By Justin Adkins:
Tyson Gillies was already under great scrutiny simply due to his status as one of the players the Phillies got back from Seattle in the ill-conceived Cliff Lee Trade Debacle of ’09.
As a prospect, he faced a difficult, challenging road to the majors. Being linked to the hot button Lee issue only made things more tough.
He didn’t help himself then when he got picked up walking shirtless and drunk at 3am on a Clearwater highway last June. It got even worse when he was later arrested for cocaine possession after his stash fell out of his pocket in the very squad car he was taken to the hotel in after his night of drinking and shirt waving.
Luckily for Gillies, the felony possession charge was later dropped, but the damage to his repuation was already done.
“It was a very devastating thing for both me and my family and friends,” Gillies said. “Everybody couldn’t believe everything. The most upsetting thing for me is that people even had a chance to question my character, which I value so much.”
Gillies was immediately placed in the Phillies’ Employee Assistance Program, and crack support guru Dickie Noles was dispatched to help the young player through this difficult situation.
“I was completely honest about it,” Gillies said. “I explained the situation. I couldn’t thank enough the support that the Phillies organization and Dickie Noles and EAP have given to me. They believed in me and they took my word for it and having that relationship with an organization, it was so big. It was great. Obviously, everything worked out as it should have, but to have that kind of support and that feeling, it’s just amazing.”
Despite his troubles, Gillies has the backing of the organization, as echoed by assistant general manager Chuck LaMar.
“In what happened off the field, we didn’t waver, because, like any player, you would hope the Philadelphia Phillies – and we have and always will – you are innocent until you are proven guilty,” LaMar said. “And the minute Tyson shot straight with us from the very start, Dickie and everybody else in the organization got involved, and Tyson has done everything this organization could possibly ask of him. Most of it is confidential, anything in the EAP program for any of us has to stay confidential, but I will tell you that he’s followed the letter of the law and he’s done everything we can possibly ask of him.”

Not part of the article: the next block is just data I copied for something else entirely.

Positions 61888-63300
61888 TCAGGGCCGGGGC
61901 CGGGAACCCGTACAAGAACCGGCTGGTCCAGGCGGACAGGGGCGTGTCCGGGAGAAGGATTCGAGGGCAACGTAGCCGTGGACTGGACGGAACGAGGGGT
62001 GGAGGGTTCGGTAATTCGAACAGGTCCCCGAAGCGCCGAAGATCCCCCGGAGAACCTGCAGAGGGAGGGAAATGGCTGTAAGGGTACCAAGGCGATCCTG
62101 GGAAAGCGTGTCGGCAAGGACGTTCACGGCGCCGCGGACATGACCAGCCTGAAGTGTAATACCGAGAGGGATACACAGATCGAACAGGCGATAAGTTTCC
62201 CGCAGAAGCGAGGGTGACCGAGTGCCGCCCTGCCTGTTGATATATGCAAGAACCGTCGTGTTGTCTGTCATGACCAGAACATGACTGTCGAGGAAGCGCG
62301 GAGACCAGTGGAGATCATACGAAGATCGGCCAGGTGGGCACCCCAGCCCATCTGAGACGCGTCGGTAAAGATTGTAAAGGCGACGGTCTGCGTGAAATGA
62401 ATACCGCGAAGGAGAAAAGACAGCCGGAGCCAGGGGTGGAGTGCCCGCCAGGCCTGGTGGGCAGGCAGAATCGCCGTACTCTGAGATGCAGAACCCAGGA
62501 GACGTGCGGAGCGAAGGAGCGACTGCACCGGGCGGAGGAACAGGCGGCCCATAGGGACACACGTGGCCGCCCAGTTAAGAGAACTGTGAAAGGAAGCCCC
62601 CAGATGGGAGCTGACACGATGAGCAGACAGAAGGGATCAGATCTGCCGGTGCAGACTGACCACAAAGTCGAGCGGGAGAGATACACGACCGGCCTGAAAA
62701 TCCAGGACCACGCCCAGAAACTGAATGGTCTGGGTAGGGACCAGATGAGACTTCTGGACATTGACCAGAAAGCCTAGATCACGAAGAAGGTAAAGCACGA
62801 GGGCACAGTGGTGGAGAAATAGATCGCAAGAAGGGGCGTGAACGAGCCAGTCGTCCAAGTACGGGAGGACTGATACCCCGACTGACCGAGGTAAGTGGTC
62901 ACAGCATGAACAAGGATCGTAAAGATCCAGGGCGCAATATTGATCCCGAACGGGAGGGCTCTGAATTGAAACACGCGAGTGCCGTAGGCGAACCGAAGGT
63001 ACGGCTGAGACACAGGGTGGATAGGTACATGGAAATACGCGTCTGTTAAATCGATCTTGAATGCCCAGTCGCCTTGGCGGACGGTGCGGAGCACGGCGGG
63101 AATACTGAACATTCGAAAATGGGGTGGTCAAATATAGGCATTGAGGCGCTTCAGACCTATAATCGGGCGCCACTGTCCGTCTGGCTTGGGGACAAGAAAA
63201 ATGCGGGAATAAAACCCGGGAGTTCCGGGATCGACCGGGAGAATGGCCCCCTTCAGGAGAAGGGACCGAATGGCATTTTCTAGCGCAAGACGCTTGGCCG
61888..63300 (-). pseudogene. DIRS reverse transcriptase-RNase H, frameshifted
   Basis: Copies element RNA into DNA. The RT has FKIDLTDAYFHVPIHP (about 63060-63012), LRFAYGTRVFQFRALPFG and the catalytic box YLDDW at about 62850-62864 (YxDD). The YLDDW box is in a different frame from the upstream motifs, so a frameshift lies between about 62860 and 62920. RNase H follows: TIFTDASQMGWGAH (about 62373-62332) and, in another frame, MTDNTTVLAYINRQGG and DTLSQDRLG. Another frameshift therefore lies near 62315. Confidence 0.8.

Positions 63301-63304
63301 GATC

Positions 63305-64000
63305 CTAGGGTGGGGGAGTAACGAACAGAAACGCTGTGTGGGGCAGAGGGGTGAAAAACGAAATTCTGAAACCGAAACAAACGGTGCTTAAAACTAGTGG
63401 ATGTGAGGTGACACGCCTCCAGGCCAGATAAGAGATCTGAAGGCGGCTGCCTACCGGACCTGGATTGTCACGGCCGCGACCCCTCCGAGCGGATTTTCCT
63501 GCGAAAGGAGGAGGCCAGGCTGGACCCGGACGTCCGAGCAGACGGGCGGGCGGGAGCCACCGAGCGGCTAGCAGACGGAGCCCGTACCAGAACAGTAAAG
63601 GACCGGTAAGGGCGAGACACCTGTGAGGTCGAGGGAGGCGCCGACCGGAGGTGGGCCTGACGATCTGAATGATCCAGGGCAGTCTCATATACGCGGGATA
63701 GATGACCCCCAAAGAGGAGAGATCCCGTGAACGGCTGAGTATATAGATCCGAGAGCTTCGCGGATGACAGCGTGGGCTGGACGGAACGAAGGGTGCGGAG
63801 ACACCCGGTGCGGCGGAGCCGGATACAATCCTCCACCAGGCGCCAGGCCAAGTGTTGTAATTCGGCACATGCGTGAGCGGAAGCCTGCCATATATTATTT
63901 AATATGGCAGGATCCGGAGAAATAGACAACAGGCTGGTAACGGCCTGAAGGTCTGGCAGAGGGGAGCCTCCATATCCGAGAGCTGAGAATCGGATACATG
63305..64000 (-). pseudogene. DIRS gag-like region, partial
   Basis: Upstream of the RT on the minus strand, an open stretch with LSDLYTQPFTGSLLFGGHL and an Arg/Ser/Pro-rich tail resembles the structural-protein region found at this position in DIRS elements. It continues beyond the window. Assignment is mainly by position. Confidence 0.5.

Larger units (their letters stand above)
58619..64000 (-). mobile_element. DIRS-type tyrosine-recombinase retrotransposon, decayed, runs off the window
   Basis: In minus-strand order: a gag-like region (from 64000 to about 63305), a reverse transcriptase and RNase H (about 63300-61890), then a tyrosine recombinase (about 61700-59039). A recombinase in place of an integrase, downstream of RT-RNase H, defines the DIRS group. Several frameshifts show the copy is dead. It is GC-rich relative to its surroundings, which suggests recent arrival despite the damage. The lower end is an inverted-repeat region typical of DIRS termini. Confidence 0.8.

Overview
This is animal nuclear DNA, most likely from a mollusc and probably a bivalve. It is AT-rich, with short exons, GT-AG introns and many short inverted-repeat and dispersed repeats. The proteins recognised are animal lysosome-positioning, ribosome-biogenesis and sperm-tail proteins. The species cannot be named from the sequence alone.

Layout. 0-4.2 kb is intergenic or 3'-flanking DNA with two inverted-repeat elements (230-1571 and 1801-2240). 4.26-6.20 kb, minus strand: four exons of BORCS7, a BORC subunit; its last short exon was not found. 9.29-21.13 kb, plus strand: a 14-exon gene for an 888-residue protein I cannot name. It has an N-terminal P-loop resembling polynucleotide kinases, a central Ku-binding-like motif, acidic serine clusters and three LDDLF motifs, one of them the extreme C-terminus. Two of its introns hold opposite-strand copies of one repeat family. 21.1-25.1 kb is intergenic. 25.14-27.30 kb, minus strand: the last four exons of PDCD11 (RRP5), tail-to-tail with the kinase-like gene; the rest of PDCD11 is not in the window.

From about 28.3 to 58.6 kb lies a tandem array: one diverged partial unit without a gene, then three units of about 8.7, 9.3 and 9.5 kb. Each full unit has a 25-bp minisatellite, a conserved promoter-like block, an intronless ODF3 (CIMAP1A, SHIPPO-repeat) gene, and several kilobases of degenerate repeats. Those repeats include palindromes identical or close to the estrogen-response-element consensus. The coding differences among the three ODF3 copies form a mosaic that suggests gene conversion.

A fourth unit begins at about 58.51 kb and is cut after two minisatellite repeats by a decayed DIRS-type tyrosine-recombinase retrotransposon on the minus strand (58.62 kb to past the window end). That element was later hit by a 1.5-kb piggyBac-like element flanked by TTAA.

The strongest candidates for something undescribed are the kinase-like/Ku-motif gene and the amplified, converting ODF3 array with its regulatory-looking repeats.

LaMar views Gillies as a Shane Victorino-type centerfielder, and the assistant GM wants to see Gillies live up to that comparison.
“He’s just a young man who needs to go out, like he said, and put it behind him,” LaMar said. “You’ve got to go from a prospect to a player. And, right now, that is the stage he is at. He’s got to go from a major league prospect to a major league player. He knows that better than myself or anybody else and that’s what he plans on doing.”
As he starts to get ready for the 2011 season, Gillies is all about looking forward.
“Last year was a very troubling year for me,” said Gillies. “It was very difficult to deal with. I’m here now and ready to put everything behind me from last season, both professionally and personally. I’m ready to move forward and start playing the game of baseball.”
In addition to his off field troubles, Gillies struggled last season with bothersome hamstrings, though it sounds like he is now fully healed.
“Hamstrings are great,” Gillies said. “They feel great. It’s taken awhile for them to feel like this. A lot of stretching, a lot of rehab, but I finally feel confident that I’m ready to go fast again.”
Hopefully Gillies can make Ruben Amaro Jr. look like an ever bigger genius and fulfill the potential the Phillies saw when they acquired him, since now the Phils have Gillies and Cliff Lee as well.
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